Cultural highlights & milestones

Canal Ring
2013 is a very special year for Amsterdam. Several of the city’s iconic institutions have been celebrating remarkable milestones throughout the year.

2013 is a very special year for Amsterdam. Several of the city’s iconic institutions have been celebrating remarkable milestones and hosting a variety of unique events throughout the year. Here are just 10 great reasons why Amsterdam is the place to be in 2013!

400 years of the Amsterdam canals

One of the city's most iconic sights, 2013 marks the 400th year since construction began on the Canal Ring. The Amsterdam canals are unique: a work of art attesting to outstanding city planning and architecture that aptly expresses the growth and success of Amsterdam in the Dutch Golden Age. The Canal Ring was awarded UNESCO World Heritage status in 2010 and to this day, the city's biggest celebrations such as King's Day (formerly Queen's Day) and Gay Pride take place on the canals. During 2013, the canals are a hotspot for concerts, art, festivals and the subject of several special exhibitions.

175 years of Artis Zoo

The oldest and best-known zoo in the Netherlands, Amsterdam’s Artis Royal Zoo has been celebrating 175 years of nature, culture and heritage throughout 2013. Far more than just a zoo, Artis is a cultural meeting place, a city park and a peaceful oasis in the centre of Amsterdam. Founded in 1838, the zoo is presently home to in the region of 6,100 animals from about 900 different species.

Reopening of the Rijksmuseum

After extensive renovations, the Rijksmuseum finally reopened its doors in April 2013. Designed by architect Pierre Cuypers, the museum has been fully restored by Spanish architects agency Cruz y Ortis, respectfully bringing the museum up to date for 21st-century visitors. Upon opening in April, it revealed 80 restored halls in which 8,000 items narrate the story of 800 years of Dutch art and history. The museum has been given a completely new look and once again Rembrandt’s The Night Watch hangs in its special room for all to enjoy!

125 years of the Royal Concertgebouw

This Amsterdam concert hall welcomed its first visitors in April 1888. 125 years later, the Royal Concertgebouw is a world leader in the field, famed for its unique acoustics. More than 700 concerts are held at the Royal Concertgebouw every year, with internationally-acclaimed soloists, orchestras and conductors regularly gracing the stage. Home to the Royal Concertgebouw Orchestra, the concert hall is celebrating its 125th anniversary with an enormous variety of special concerts and events – although, arguably every day is special in the Royal Concertgebouw.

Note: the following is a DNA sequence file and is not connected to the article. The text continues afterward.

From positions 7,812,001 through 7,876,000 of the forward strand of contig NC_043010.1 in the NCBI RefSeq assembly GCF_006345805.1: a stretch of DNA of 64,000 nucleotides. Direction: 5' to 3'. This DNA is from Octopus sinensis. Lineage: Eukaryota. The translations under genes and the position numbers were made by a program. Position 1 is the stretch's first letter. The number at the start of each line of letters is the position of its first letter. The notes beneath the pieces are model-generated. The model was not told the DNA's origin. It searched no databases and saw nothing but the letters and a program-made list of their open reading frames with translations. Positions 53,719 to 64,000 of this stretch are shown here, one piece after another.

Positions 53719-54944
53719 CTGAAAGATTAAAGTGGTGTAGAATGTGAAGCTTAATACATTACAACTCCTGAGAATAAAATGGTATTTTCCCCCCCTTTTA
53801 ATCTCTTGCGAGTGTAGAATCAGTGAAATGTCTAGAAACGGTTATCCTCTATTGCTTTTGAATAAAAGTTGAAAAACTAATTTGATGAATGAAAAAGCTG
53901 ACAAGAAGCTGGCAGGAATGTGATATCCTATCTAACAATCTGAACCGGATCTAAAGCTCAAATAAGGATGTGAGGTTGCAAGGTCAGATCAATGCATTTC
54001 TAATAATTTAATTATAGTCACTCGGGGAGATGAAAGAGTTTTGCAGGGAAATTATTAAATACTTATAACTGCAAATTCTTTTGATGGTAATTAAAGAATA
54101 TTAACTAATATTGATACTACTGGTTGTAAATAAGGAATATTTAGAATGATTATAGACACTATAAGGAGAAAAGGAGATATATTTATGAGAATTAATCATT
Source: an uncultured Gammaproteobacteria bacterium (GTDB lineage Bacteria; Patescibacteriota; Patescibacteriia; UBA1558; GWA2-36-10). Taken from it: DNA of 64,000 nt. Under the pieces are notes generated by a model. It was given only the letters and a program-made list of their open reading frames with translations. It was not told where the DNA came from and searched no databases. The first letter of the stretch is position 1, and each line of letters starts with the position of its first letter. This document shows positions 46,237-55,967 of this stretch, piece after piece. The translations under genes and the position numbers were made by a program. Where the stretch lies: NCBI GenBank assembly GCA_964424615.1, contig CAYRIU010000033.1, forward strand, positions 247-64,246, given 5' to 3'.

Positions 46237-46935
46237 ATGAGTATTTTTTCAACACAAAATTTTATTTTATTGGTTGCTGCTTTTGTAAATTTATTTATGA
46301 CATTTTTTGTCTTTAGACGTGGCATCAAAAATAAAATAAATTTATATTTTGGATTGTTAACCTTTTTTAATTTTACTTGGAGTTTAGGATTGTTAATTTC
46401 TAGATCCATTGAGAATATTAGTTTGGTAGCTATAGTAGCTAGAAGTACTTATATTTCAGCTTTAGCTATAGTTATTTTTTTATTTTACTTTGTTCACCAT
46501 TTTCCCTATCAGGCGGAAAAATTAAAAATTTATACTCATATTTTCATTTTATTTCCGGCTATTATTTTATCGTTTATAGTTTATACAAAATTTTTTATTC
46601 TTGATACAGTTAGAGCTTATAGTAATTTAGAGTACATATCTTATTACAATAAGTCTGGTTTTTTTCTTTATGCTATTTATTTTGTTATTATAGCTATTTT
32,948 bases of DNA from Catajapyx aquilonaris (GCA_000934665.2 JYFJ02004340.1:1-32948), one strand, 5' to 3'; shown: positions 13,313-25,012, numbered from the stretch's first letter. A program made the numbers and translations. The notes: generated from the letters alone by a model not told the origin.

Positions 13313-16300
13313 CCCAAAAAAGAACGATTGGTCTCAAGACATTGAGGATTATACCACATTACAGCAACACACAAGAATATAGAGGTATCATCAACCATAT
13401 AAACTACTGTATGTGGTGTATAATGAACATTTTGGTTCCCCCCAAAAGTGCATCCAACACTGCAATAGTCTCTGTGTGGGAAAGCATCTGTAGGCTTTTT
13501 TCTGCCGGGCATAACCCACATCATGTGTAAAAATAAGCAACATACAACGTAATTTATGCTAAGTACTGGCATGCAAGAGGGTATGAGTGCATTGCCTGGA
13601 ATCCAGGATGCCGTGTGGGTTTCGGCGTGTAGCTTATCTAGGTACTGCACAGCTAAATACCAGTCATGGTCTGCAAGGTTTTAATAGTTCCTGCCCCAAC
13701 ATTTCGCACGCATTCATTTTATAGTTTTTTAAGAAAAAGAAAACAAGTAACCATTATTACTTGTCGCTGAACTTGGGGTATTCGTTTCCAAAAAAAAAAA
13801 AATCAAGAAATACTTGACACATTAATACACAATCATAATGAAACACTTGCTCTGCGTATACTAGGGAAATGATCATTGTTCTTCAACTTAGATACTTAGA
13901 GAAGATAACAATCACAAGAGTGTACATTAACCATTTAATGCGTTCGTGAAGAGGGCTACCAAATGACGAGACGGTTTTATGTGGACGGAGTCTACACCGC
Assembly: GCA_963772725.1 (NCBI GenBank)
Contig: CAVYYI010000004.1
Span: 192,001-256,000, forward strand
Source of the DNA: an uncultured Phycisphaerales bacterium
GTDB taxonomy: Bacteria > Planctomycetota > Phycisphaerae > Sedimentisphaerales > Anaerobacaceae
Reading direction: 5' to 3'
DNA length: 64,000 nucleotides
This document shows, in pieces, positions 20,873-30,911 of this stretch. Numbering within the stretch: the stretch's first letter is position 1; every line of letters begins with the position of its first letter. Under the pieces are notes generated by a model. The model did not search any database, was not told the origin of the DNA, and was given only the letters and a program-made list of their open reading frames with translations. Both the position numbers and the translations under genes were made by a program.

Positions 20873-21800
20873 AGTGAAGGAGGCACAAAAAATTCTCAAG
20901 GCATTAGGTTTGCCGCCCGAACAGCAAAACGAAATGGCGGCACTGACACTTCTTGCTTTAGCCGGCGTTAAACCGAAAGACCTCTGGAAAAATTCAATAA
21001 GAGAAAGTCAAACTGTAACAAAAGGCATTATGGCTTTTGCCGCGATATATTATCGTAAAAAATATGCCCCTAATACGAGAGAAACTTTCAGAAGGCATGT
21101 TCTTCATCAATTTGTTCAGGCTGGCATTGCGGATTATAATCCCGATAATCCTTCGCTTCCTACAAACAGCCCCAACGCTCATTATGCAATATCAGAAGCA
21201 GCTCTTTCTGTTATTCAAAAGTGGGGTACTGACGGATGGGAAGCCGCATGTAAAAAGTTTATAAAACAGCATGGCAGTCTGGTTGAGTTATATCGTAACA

125 years of the Royal Concertgebouw Orchestra

With chief conductor Mariss Jansons at the helm, the renowned orchestra is celebrating its 125th anniversary with a world tour taking in six continents. Comprising 120 extremely talented and dedicated musicians, the Royal Concertgebouw Orchestra never fails to put on a spellbinding performance. The orchestra also performs at the Prinsengracht Concert in August.

Felix Meritis: 225 years of enlightenment

Amsterdam’s Felix Meritis was founded in 1788 as a centre for international art, culture, trade and science. The ‘temple of enlightenment’ is celebrating its 225th anniversary with a series of special readings, exhibitions, educational programmes and guided tours. The spectacular Felix Meritis Observatory also opened to the public for the first time in 200 years.

150 years since the abolition of slavery

On 1 July 2013, it was exactly 150 years since Dutch slavery was abolished in the former colonies of Suriname and the Dutch Antilles. Due to the important role that Amsterdam played in the history of slavery, the city is bringing broad attention to the anniversary and the significance of the abolition. The Stichting Herdenking Slavernijverleden 2013 (Foundation for the Commemoration of Slavery 2013) has prepared a commemorative programme of events.

40 years of the Van Gogh Museum

The Van Gogh Museum reopened following renovations in spring 2013, 160 years after the birth of Vincent Van Gogh and 40 years since the museum opened. The museum houses the world’s largest collection of drawings, paintings and letters by the artist alongside works by Van Gogh’s contemporaries and is dedicated to exhibiting the works to as broad an audience as possible. Welcoming 1.6 million visitors every year, the museum is one of the 25 most-visited museums in the world.

The Netherlands and Russia in 2013

Russia is important for the Netherlands when it comes to economic, cultural and socio-political concerns. Strong ties have been forged between the two countries, dating back to Czar Peter’s visit to the Netherlands in 1697 – a visit that kicked off fruitful trade relations and the exchange of expertise. Zaandam is also celebrating Dutch links with Russia in 2013: the Czar Peter House is particularly in the limelight and numerous Russian-related activities are taking place in the region.

100 years of the Frans Hals Museum

Haarlem’s Frans Hals Museum celebrated its centenary with an anniversary exhibition featuring key works by the Dutch painter alongside paintings by artists including Titiaan, Rembrandt, Van Dyck, Jordaens and Rubens. The exhibition ran until 28 July 2013. The museum is home to the largest collection of paintings by Frans Hals in the world. Haarlem’s most renowned Golden Age artist, Hals specialised in portraits and was acclaimed for his accurate, expressive style.